Preventivemaintenance strategies (both time and condition based) are widely used for infrastructure life-cycle management decision making. These strategies can be planned and scheduled and their costs are typically lower than those for CM approaches. However early preventivemaintenance intervention adds little to the reliability of the system and can lead to unnecessary costs, hence maintenance strategies often comprise a combination of preventive and corrective approaches.
The Japanese, based on the planned approach to preventivemaintenance (PM), evolved the concept of total productive maintenance (TPM). Nakajima (1986) outlines how, in 1953, 20 Japanese companies formed a PM research group and, after a mission to the USA in 1962 to study equipment maintenance, the Japan Institute of Plant Engineers (JIPE) was formed in 1969, which was the predecessor to the Japan Institute of Plant Maintenance (JIPM). In 1969, JIPE started working closely with the automotive component manufacturer Nippondenso on the issue of PM, and when the company decided to change roles of operators to allow them to carry out routine maintenance this was the beginning of TPM. Tajiri and Gotah (1992) point out that whilst TPM was communicated throughout Japan only a small number of factories took up the challenge. It was the severe economic situation in the early 1970s that accelerated the adaptation of TPM, propagated by the seven-step programme developed by the Tokai Rubber Industries (see Nakajima, 1989). In the early 1990s, Western organisations started to show interest in TPM following on from their total quality management (TQM) interventions. The more academic papers focus on the relationship of TPM with other productivity.This paper examines how TPM was implemented at automobile manufacturing companies to improve overall equipment effectiveness .
To achieve a high level of NPP performance it is important to ensure a high quality of the operational management programmes. The root cause of the performance decline at nuclear power plant is usually related with deficiencies at the low management level, the level of specific operational management programmes, such as maintenance, training and qualification, provision of industrial safety, radiation protection, and so on. It is obvious that the maintenance programme affects such WANO performance indicators as unity capability factor and unplanned capability loss factor. The safety system performance indicator can be used to monitor the effectiveness of maintenance practices in managing the unavailability of safety system components. The high level of thermal performance indicator reflects emphasis on thermal efficiency and attention to detail in maintenance of balance-of- plant systems. On the other hand it is clear that the WANO performance indicators are not appropriate for use as the sole indicators of maintenance-effectiveness because of the number of non- maintenance related factors included in them. The other reason why WANO indicators are not very useful in measuring the effectiveness of the activities at the lower hierarchical level is that they are lagging indicators, which reflect actual plant performance and do not capture lower level problems that affect the plant performance processes 1 . The overall NPP performance is dependent on the performance of several operational management processes established at the plant. WANO performance indicators are in such a way dependent on the performance of separate operational management programmes, such as maintenance, conduct of operations, technical support, radiation protection, training and qualification, fuel management, etc. Variation of WANO performance indicators is the reflection of the changes in the performance of specific management programmes contributing into the overall plant performance. Increased value of the unplanned capability loss factor indicates important plant equipment is maintained inadequately, with low reliability and may be there are many outage extensions. A low trend of these indicators may be attributed to the poor maintenance performance. On the other hand low values for the WANO indicators may also be the result of inadequate operations or mishaps in the training and qualification programme.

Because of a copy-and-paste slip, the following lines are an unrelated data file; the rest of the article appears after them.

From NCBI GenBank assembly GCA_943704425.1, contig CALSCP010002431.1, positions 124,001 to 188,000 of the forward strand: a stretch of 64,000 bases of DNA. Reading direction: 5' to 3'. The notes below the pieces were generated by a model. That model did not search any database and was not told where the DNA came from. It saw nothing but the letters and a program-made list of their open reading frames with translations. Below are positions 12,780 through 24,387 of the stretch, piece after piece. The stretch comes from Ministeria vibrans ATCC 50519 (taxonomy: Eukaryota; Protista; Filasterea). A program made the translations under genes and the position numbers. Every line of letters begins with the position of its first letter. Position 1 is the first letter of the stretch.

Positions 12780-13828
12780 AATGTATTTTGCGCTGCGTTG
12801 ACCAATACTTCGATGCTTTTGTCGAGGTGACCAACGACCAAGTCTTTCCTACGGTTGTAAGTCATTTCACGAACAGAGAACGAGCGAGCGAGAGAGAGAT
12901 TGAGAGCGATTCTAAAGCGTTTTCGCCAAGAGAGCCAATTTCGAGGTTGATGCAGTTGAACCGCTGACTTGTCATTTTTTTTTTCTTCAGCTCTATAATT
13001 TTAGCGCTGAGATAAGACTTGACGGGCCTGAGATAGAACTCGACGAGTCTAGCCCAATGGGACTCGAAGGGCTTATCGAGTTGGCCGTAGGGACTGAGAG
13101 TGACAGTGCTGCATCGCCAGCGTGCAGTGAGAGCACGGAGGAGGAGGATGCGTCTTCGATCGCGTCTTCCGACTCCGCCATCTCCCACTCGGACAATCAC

Maintenance: As discussed in the introductory part in the past maintenance practices both in private and Government sectors would imply that maintenance is the actions associated with equipment repair after it is broken. No Sector in developing nation can afford this thinking or practice in the present scenario of globalization and competitiveness. The dictionary defines maintenance as follows “the work of keeping something in proper condition; upkeep.”This would imply that maintenance should be actions taken to prevent a device or component from failing or to repair normal equipment degradation experienced with the operation of the device to keep it proper working condition .Maintenance is the combination of all technical and associated administrative actions intended to retain an item in or restore it to, a state in which it can perform its required function. Maintenance function as defined by Maintenance Engineering Society of Australia (MESA) is “The Engineering decisions and associated actions necessary and sufficient for optimization of specified capability”. Where capability is the ability to perform a specified function within a range of performance levels that may relate to capacity, rate, quality and responsiveness. Maintenance concept is set of various maintenance interventions (Corrective, preventive, condition based, etc) and the general structure in which these interventions are brought together. Maintenance Management is “Activities of Management that determine the maintenance strategy, objectives, and responsibilities and implement them by means such as maintenance planning, maintenance control, and supervision, improvement of methods in the organization including economic aspects. Maintenance is not merely preventivemaintenance, although this aspect is an important ingredient .Maintenance is not lubrication, although lubrication is one of the primary functions. Nor is maintenance simply a frenetic rush to repair a broken machine part or a building segment, although this is more often than not the dominant maintenance activity.